That's why you have to connect both circuits 0V. So that the 5V from the Arduino is also 5V for the transistor.

For example, if you connected Arduinos 0V to your PSUs 12V, then the signal on the transistor's base would be 17V. (assuming your USB PSU is floating in relation to the 12V).

This question on meta has some nice answers and explanations.

Please note that not everything that seems disconnected is floating: if you measure an AC circuit with a scope you will probably let the magic smoke escape (i.e.: explosions, sparks, etc). Your scope will be connected to your circuit through mains.

Your Arduino seems to be floating in relation to the other half of the circuit (Transistor, Relay, and 12V PSU).

Voltage is relative. What this means is that when something says "5VDC" or "12VDC" its in relation to its own 0V.

When you have two or more circuits that are unreferenced to each other, there is nothing that relates ones 0V to anothers 0V. Which means that when you make only one connection, its signal is going to be for example, whatever or however they manage to capacitively couple to each other (i.e. random and erratic).

That's why you have to connect both circuits 0V. So that the 5V from the Arduino is also 5V for the transistor.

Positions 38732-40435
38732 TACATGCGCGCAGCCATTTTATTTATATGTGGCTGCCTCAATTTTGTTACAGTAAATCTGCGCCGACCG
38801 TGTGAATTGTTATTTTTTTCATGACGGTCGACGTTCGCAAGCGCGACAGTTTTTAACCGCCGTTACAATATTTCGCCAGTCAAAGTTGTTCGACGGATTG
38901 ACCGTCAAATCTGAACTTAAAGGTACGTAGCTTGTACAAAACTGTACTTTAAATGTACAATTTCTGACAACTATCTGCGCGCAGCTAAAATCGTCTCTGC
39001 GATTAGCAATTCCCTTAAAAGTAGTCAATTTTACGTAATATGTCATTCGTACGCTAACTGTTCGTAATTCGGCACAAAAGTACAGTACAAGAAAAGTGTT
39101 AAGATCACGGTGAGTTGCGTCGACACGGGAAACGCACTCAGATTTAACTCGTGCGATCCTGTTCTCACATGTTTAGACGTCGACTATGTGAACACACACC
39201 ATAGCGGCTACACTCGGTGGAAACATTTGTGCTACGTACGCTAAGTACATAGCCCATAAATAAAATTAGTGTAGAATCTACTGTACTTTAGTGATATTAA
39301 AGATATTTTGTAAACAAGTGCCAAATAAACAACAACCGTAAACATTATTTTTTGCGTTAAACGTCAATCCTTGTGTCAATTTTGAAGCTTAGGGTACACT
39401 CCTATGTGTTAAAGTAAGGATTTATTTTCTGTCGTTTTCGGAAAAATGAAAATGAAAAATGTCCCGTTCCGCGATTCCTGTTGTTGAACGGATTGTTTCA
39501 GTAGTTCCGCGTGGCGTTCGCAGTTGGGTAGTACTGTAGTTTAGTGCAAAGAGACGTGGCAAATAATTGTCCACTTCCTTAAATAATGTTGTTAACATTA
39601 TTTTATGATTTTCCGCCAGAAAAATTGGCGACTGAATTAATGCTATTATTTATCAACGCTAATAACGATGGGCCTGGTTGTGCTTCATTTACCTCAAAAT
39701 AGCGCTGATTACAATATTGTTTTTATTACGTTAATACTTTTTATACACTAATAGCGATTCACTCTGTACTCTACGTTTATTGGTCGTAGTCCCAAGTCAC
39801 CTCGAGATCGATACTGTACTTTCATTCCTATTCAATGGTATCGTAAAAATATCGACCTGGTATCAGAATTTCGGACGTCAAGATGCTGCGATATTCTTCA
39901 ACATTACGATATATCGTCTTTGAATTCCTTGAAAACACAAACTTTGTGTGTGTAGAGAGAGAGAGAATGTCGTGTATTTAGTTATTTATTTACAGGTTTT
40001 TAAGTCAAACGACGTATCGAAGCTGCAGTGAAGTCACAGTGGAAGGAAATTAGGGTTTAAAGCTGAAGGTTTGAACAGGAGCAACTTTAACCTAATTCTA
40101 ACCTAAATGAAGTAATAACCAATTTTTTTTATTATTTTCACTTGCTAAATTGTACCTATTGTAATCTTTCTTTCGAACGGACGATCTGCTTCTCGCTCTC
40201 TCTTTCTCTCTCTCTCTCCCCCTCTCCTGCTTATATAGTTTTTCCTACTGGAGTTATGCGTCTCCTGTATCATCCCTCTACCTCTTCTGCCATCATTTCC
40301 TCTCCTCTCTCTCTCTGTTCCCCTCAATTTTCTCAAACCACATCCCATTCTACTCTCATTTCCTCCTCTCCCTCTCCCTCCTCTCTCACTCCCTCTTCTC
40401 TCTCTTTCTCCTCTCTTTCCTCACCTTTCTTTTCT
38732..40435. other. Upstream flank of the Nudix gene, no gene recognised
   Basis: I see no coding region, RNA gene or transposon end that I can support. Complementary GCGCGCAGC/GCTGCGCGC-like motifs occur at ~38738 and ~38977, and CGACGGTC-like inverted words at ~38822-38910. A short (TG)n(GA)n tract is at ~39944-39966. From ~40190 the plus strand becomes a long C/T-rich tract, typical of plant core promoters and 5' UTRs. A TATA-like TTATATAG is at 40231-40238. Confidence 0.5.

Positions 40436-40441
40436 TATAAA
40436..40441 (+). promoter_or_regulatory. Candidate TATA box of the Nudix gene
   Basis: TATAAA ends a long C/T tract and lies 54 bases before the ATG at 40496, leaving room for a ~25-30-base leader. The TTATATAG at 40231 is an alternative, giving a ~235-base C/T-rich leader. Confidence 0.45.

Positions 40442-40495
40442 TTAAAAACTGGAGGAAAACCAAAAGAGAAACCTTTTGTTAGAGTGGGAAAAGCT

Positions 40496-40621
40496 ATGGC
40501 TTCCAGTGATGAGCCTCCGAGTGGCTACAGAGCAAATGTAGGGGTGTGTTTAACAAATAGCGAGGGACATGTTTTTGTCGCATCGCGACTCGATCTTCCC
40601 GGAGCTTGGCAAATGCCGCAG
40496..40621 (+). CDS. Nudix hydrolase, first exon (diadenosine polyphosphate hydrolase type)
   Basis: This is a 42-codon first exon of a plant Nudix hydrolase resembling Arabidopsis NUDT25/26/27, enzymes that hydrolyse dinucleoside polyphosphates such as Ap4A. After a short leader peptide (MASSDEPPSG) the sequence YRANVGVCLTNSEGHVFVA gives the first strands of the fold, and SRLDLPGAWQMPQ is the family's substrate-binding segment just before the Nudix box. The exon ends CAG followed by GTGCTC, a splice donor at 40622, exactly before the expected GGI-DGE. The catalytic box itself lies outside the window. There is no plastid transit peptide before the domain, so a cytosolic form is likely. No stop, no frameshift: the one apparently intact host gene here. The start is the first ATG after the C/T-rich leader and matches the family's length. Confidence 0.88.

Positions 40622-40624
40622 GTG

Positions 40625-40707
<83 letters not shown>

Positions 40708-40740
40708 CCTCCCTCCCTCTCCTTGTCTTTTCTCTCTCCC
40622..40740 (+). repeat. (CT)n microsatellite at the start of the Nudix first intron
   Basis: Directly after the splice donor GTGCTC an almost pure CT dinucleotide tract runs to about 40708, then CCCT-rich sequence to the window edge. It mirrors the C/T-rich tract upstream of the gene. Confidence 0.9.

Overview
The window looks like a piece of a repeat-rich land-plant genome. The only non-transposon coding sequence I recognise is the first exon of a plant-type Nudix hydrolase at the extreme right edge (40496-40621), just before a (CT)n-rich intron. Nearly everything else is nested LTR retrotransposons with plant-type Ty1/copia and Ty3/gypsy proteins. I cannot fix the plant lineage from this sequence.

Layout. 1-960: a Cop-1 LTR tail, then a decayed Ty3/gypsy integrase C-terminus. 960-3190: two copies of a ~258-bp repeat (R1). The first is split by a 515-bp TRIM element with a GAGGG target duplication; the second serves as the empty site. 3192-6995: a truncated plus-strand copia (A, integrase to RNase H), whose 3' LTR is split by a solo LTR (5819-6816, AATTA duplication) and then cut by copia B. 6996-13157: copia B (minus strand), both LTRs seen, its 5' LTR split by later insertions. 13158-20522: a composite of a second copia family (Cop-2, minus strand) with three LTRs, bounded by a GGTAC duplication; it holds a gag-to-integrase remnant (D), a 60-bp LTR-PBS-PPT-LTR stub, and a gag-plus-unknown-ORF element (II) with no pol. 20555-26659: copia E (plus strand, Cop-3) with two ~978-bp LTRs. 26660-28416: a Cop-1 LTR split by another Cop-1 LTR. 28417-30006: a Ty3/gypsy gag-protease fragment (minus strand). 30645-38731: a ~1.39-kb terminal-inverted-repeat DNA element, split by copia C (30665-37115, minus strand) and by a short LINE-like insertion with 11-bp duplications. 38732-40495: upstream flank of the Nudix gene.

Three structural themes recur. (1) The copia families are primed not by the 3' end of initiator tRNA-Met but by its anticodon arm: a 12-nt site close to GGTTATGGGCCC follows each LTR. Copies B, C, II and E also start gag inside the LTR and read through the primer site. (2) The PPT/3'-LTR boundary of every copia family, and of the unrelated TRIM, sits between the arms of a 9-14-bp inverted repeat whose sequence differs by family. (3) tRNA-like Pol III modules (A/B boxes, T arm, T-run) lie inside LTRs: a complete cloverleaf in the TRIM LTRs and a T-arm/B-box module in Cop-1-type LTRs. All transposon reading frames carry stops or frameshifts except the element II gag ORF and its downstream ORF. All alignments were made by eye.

For example, if you connected Arduinos 0V to your PSUs 12V, then the signal on the transistor's base would be 17V. (assuming your USB PSU is floating in relation to the 12V).

This question on meta has some nice answers and explanations.

Please note that not everything that seems disconnected is floating: if you measure a mains connected circuit with a scope you will probably let the magic smoke escape (i.e.: explosions, sparks, etc). Your scope will be connected to your circuit through mains.

1
source | link

Your Arduino seems to be floating in relation to the other half of the circuit (Transistor, Relay, and 12V PSU).

Voltage is relative. What this means is that when something says "5VDC" or "12VDC" its in relation to its own 0V.

When you have two or more circuits that are unreferenced to each other, there is nothing that relates ones 0V to anothers 0V. Which means that when you make only one connection, its signal is going to be for example, whatever or however they manage to capacitively couple to each other (i.e. random and erratic).

That's why you have to connect both circuits 0V. So that the 5V from the Arduino is also 5V for the transistor.

For example, if you connected Arduinos 0V to your PSUs 12V, then the signal on the transistor's base would be 17V. (assuming your USB PSU is floating in relation to the 12V).

This question on meta has some nice answers and explanations.

Please note that not everything that seems disconnected is floating: if you measure an AC circuit with a scope you will probably let the magic smoke escape (i.e.: explosions, sparks, etc). Your scope will be connected to your circuit through mains.